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Nontuberculous Mycobacteria (NTM)


Nontuberculous mycobacteria (NTM) is a group of bacteria, normally found in soil and water and some domestic and wild animals, that can cause severe lung disease. Although NTM naturally exists in the environment and doesn't affect most people, some develop an NTM infection when they inhale the bacteria in the air or water mist, or when they drink water containing NTM.

Each year in the United States, about two in every 100,000 people develop an NTM infection. Some people who are susceptible to the infection have an unknown defect in their lung structure or immune system, lung damage from a pre-existing chronic obstructive pulmonary disease (COPD), such as emphysema and bronchiectasis, or an immune deficiency disorder, such as HIV or AIDS.

NTM does not cause tuberculosis (TB), and unlike TB, which is spread from person to person, NTM is not contagious.

Our Approach to Nontuberculous Mycobacteria

NTM infections can cause symptoms seen in other lung conditions, making diagnosis a challenge. UCSF pulmonologists are experts at detecting and treating these infections, and tailor therapy to the species of bacteria causing each patient's illness. The medication regimens may have side effects, so our specialists monitor patients closely during treatment.

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  • Best in Northern California and No. 4 in the nation for pulmonology & lung surgery

Signs & symptoms

Although nontuberculous mycobacteria can affect all organs of the body, the condition primarily affects the lungs. Symptoms typically progress slowly and may include:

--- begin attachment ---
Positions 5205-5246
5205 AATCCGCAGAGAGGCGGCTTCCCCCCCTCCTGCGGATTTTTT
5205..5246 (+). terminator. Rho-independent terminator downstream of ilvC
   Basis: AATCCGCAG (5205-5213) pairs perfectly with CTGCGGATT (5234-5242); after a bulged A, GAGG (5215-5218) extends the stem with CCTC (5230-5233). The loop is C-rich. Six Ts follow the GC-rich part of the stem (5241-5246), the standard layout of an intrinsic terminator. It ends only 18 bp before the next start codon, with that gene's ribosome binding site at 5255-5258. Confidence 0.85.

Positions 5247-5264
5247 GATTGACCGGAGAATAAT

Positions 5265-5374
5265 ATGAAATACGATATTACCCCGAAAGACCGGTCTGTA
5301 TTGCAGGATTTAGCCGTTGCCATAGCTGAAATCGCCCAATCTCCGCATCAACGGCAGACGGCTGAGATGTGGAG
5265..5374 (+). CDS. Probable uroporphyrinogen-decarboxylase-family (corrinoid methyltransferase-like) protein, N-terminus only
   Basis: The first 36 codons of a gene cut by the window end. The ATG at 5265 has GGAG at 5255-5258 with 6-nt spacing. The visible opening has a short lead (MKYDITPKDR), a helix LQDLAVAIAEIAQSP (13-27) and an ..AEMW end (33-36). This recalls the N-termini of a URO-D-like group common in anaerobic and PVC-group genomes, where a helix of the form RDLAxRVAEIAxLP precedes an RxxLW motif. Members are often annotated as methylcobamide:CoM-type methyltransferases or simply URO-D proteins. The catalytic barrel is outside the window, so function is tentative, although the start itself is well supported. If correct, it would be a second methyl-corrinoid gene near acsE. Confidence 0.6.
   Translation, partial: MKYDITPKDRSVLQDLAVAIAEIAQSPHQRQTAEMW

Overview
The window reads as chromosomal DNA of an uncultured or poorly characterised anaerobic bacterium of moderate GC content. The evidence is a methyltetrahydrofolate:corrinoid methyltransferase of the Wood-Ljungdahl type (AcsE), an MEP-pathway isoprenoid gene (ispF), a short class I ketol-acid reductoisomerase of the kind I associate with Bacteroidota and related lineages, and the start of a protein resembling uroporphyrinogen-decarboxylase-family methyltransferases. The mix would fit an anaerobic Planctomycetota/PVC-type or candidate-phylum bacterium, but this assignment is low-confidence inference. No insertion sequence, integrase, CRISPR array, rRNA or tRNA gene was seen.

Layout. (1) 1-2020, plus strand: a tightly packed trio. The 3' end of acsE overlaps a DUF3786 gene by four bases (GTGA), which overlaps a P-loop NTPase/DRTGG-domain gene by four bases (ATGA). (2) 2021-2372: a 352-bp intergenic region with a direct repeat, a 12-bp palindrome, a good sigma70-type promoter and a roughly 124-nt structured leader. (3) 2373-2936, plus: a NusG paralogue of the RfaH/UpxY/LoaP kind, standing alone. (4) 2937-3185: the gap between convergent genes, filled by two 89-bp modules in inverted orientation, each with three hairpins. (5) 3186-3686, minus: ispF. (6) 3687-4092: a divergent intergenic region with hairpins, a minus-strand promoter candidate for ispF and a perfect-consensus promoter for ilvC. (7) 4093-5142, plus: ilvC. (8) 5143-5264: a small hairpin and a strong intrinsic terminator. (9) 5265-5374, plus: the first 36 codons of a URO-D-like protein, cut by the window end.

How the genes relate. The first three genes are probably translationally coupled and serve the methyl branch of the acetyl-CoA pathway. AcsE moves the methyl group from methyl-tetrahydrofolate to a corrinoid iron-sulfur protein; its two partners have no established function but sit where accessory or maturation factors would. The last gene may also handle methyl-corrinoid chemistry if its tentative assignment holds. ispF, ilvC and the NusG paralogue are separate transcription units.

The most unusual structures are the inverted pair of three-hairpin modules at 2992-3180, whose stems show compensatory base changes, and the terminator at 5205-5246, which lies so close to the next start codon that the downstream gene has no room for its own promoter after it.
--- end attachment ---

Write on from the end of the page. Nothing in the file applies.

• Blood in sputum (mucus and other matter brought up from the lungs, bronchi, and trachea)
  • Cough
  • Fever
  • Lack of appetite
  • Loss of energy
  • Night sweats
  • Weight loss


In making a diagnosis of nontuberculous mycobacteria, your doctor will first start by conducting a thorough physical examination, recording your medical history and asking about any symptoms you may be experiencing.

Diagnosing NTM may be difficult because symptoms often resemble those caused by other health conditions, such as tuberculosis (TB). If a patient does have NTM, it is important to determine which type of bacteria is causing the condition.

The following tests may be also be conducted to make a definite diagnosis:

  • High Resolution Computed Tomography (HRCT) This is a special type of CT scan that provides your doctor with high-resolution images of your lungs. Having a HRCT is no different than having a regular CT scan; they both are performed on an open-air table and take only a few minutes.
  • Sputum Culture Several samples of your sputum will be tested in a specialized lab to check for NTM bacteria.
  • Bronchoscopy This test involves passing a flexible fiberoptic scope, about the diameter of a pencil, into the lungs to obtain fluid and sometimes tissue samples to aid in diagnosis. This test is an outpatient procedure, which means you do not have to stay overnight in the hospital, and is performed by your doctor.


Treatment for nontuberculous mycobacteria will depend on the specific bacteria causing your infection. Treatment may be difficult because NTM bacteria may be resistant to many common types of antibiotics.

For some patients, the same drugs used to treat tuberculosis (TB) will be recommended.

To avoid becoming resistant to medications, you may take several types of antibiotics at the same time. These drugs may cause side effects and your doctor will monitor you closely during your treatment regimen. The length of treatment varies, depending on the severity of the disease.

UCSF Health medical specialists have reviewed this information. It is for educational purposes only and is not intended to replace the advice of your doctor or other health care provider. We encourage you to discuss any questions or concerns you may have with your provider.

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